So said Vietnamese Ambassador to Japan Vu Hong Nam during his interview granted for Vietnam News Agency ahead of the summit.
Stressing that the summit will be the first major international event in Japan’s Reiwa Era which began on May 1st, and also the first G20 Summit Japan has ever hosted with the participation of heads of states and leaders from 20 world leading economies, Ambassador Nam confirmed that Japan invited Vietnam to such an important meeting because bilateral relations are very special, and Vietnam is a trustworthy friend of Japan. Meanwhile, Vietnam’s growing status shows that G20 member economies respect Vietnam.
Ambassador Vu Hong Nam (Photo: VNA)
According to Ambassador Nam, the issues to be put on the table consist of the reforming of the World Trade Organization (WTO), the digital economy and the environment, especially the marine environment. “All 3 issues are closely related to Vietnam’s interests, and the country has also been working hard to tackle the issues,” he said.
During the summit, Prime Minister Nguyen Xuan Phuc will actively participate in digital economy and marine environment forums as Vietnam is a sea country; plastic waste in the sea threatens Vietnam’s marine economy.
“Apart from participating in the summit’s sessions, the Vietnamese Prime Minister is also scheduled to have bilateral meetings with leaders of G20 member economies.
Regarding Vietnam-Japan relations, the ambassador noted that the two countries celebrated 45 years of diplomatic ties in 2018, and shared the view that bilateral relations have never been so good. “The two sides considered each other special partners in a recent meeting of the Vietnam – Japan Cooperation Committee,” he said.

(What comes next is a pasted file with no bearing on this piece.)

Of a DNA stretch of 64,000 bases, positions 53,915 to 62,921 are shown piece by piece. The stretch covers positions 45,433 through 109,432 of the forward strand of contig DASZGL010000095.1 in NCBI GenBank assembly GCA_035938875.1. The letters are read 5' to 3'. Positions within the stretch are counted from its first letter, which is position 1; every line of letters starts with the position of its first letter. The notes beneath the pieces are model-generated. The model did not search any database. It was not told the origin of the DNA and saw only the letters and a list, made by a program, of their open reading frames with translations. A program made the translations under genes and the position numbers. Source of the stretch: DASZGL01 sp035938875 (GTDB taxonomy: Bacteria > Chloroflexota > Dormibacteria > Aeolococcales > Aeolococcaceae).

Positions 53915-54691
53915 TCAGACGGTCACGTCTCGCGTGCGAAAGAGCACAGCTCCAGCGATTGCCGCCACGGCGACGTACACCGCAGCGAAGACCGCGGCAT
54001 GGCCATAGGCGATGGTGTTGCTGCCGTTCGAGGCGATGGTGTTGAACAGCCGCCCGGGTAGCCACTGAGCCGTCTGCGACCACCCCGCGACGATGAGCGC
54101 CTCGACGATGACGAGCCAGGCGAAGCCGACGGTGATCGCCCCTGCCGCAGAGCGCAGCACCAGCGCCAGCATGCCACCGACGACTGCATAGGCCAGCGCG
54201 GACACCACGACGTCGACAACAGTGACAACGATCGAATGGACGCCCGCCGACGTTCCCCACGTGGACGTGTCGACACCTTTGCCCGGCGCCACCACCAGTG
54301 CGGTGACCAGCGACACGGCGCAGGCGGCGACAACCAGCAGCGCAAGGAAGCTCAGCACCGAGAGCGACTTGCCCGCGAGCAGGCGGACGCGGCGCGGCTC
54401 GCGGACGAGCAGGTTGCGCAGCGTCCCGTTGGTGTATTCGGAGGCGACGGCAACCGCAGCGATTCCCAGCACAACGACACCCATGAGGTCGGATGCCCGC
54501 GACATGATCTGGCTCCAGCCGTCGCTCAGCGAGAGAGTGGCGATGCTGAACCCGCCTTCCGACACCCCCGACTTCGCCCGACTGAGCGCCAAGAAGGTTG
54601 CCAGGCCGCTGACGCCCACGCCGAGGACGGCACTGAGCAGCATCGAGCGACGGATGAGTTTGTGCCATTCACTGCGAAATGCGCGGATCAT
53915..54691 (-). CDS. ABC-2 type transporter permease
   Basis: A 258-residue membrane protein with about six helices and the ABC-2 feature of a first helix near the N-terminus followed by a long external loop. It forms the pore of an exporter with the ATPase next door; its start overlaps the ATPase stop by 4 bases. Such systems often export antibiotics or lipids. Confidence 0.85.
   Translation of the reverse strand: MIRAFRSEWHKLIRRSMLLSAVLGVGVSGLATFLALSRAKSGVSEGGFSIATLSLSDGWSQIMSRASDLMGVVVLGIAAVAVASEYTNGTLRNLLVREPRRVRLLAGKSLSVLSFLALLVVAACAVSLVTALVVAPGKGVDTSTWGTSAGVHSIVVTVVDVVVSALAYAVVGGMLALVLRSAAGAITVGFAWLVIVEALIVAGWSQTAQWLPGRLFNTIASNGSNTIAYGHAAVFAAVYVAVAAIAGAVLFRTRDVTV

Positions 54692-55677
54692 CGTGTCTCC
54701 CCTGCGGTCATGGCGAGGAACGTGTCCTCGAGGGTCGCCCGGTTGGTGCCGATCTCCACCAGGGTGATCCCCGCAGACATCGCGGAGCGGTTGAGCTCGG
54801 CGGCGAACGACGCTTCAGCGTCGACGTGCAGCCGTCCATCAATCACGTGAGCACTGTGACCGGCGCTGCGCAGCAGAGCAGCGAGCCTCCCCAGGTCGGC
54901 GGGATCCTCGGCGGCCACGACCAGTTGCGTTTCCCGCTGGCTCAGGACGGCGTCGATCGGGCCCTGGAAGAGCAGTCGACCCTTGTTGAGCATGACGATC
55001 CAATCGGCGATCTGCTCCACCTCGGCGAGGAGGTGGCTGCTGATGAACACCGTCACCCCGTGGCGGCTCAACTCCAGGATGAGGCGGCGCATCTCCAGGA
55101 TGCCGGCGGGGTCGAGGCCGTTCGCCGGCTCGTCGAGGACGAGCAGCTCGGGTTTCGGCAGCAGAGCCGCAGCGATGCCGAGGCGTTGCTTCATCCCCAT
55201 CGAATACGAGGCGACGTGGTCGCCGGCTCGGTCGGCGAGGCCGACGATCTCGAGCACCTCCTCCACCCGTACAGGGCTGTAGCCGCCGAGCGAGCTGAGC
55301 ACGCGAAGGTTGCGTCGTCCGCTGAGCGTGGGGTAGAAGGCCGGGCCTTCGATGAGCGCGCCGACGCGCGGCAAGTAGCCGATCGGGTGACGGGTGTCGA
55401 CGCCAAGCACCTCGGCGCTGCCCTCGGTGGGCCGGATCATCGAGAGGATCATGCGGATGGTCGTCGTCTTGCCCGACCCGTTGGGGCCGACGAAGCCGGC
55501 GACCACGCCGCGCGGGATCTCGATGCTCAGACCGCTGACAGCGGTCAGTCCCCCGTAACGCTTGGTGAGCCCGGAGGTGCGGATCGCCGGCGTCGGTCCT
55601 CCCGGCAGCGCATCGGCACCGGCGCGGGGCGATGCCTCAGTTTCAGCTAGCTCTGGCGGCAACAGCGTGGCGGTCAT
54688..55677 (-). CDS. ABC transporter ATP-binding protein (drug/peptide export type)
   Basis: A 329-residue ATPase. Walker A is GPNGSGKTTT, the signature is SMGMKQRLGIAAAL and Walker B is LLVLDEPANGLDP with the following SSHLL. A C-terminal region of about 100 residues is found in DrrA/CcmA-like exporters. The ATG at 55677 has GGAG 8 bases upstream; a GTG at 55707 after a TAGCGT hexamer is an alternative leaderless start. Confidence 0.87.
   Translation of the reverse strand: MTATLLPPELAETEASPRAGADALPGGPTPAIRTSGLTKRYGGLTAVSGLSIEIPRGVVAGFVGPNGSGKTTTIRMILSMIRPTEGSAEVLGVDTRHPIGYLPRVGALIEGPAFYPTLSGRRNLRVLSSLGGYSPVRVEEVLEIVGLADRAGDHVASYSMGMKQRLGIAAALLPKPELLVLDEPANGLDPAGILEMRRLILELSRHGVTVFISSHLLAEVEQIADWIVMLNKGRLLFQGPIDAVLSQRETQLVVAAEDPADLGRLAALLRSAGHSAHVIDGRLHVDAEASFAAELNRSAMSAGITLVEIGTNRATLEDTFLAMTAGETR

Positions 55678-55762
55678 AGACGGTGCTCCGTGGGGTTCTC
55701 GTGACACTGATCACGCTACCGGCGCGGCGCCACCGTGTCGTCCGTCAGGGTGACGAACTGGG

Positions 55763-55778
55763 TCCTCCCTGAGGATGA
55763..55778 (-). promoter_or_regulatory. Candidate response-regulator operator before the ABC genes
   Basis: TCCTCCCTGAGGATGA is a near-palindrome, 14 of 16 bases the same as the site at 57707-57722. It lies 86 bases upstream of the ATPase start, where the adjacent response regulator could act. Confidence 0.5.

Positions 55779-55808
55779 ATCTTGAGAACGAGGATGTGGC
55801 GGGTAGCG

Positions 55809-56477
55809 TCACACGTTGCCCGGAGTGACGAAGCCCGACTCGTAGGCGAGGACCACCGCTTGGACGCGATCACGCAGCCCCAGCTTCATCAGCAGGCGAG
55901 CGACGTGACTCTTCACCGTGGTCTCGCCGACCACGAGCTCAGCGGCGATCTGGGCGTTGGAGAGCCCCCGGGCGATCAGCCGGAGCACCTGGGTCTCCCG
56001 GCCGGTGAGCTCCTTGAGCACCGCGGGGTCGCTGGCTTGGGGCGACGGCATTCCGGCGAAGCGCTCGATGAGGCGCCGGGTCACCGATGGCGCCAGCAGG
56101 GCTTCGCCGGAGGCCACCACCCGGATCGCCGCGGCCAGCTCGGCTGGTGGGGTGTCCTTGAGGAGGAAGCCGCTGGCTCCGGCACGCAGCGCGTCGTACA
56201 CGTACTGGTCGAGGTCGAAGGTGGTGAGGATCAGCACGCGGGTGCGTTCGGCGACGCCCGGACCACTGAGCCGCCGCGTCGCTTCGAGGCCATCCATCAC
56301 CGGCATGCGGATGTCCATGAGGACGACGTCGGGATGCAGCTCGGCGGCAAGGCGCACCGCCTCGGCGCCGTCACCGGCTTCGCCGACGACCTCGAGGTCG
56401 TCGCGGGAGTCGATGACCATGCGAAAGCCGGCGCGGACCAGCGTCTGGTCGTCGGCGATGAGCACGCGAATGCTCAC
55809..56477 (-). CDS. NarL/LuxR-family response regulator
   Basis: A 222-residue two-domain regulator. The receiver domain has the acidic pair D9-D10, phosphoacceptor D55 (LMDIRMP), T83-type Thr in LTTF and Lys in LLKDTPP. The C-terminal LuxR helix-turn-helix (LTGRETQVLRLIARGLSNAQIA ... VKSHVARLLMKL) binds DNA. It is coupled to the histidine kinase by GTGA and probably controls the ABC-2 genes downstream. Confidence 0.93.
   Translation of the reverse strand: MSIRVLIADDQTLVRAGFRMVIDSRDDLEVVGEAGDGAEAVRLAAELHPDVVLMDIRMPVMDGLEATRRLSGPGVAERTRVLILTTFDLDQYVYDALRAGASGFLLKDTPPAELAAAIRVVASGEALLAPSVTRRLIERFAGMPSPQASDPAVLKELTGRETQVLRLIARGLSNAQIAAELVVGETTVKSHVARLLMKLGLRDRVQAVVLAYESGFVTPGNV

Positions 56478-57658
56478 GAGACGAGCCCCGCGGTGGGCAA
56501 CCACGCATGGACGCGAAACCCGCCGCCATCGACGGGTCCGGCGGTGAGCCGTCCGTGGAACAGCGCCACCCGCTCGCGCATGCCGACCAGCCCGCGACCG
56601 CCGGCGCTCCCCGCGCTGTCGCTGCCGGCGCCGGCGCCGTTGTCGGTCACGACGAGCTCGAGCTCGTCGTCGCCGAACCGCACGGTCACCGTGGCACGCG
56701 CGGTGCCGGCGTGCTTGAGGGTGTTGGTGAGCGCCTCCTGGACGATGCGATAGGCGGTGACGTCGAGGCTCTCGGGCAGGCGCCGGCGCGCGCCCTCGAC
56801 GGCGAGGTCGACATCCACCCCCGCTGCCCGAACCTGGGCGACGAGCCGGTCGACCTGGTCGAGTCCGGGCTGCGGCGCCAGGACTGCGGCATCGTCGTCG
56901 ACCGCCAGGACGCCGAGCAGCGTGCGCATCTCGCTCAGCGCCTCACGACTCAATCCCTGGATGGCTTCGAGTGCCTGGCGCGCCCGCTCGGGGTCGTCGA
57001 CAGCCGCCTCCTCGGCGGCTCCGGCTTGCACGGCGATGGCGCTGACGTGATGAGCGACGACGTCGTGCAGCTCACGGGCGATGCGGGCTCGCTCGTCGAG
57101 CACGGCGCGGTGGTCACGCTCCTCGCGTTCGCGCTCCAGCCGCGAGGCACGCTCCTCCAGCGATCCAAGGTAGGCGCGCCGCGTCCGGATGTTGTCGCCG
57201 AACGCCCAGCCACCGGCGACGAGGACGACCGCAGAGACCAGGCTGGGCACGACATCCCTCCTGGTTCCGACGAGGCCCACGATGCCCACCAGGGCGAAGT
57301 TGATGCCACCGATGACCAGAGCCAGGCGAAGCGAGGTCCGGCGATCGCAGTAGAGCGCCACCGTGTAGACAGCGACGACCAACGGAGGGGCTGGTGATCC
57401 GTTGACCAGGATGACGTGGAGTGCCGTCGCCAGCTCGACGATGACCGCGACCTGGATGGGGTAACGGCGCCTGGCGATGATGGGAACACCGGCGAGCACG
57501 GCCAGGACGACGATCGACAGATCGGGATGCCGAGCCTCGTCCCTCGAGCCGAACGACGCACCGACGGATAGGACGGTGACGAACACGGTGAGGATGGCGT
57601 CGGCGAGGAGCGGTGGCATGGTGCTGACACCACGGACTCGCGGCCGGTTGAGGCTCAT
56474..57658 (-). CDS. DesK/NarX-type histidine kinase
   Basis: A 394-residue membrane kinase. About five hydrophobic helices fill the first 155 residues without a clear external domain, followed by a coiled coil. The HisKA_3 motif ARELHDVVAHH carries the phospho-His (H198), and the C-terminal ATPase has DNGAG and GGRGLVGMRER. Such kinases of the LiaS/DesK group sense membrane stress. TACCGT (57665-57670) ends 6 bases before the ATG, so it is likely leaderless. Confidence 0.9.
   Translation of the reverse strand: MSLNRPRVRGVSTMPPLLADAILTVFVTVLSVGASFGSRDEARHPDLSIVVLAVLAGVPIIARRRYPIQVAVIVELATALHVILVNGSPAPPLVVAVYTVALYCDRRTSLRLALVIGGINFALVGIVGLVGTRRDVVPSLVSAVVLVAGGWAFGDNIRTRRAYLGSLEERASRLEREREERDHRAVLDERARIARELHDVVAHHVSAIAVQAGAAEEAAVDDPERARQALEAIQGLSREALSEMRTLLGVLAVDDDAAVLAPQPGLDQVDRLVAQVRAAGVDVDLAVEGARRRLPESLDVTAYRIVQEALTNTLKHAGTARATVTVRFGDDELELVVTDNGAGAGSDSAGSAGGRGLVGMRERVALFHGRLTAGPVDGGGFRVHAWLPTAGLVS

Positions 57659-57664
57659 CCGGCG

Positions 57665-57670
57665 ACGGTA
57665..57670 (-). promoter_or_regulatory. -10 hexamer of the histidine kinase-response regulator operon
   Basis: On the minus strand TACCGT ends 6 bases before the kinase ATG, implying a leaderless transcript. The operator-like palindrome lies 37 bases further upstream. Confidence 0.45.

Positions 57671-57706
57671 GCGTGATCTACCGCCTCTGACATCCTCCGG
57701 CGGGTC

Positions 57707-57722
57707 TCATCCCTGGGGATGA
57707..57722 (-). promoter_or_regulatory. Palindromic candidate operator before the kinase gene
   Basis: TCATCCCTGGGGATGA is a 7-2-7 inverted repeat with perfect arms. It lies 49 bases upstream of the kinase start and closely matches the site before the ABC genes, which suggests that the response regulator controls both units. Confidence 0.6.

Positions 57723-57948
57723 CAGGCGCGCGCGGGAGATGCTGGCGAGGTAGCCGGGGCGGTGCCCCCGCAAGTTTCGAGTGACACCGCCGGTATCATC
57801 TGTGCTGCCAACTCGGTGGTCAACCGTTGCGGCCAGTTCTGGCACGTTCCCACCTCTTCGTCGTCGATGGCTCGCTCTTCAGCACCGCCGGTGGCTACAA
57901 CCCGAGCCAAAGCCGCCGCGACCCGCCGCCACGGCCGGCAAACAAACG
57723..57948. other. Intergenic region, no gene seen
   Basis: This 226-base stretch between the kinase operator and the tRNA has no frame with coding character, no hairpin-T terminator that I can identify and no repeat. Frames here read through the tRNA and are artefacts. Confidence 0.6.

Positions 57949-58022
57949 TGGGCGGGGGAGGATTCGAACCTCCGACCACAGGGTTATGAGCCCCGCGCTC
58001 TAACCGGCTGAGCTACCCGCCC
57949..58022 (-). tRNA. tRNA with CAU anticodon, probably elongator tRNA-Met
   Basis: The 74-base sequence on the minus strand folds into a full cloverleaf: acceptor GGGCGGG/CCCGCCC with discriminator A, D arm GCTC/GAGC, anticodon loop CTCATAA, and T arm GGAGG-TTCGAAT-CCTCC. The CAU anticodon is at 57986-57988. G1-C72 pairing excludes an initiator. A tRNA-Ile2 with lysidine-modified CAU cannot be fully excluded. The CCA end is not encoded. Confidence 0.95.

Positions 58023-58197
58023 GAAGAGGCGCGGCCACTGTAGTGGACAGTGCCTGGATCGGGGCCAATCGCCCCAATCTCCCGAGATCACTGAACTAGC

“I think that the relationship is special, even in people-to-people exchange,” he went on to say. “Millions of Japanese have visited Vietnam while hundreds of thousands of Vietnamese have come to Japan. Additionally, 330,000 Vietnamese people are working and studying in Japan, which is also ready to share knowledge and technology with young Vietnamese to help with the country’s development. Only a special relationship can create the current results in political, economic and people-to-people cooperation.”
He asserted that the Comprehensive and Progressive Agreement for Trans-Pacific Partnership (CPTPP) will create a solid foundation for the partnership to further develop. “Although the CPTPP came into effect only 6 months ago, it has had a strong impact on bilateral trade,” he said. “In the first half of 2019, trade between the two countries saw a year-on-year increase of nearly 8%, a relatively high rate compared to the pre-CPTPP period.”
He also expressed his belief in greater increase in bilateral trade when Vietnamese firms get used to and make further use of the agreement.
In terms of investment, Japan’s investment in Vietnam reached USD1.52 billion in the first 5 months of this year, raising this country’s total FDI capital in Vietnam to USD57.4 billion, accounting for 16.4% of the total FDI in Vietnam and ranking 2nd among countries and territories investing in Vietnam.
Noting that the CPTPP will bring about enormous benefits to small- and medium-sized enterprises (SMEs) while Japan’s industry mainly depends on SMEs, the ambassador said that the number of Japanese SMEs in Vietnam will increase and their investment will also rise.
“In conclusion, I think that the Vietnam – Japan relationship will see rapid and strong development in politics, economics and people-to-people, through exchanges of senior delegations, localities and peoples,” he confirmed./.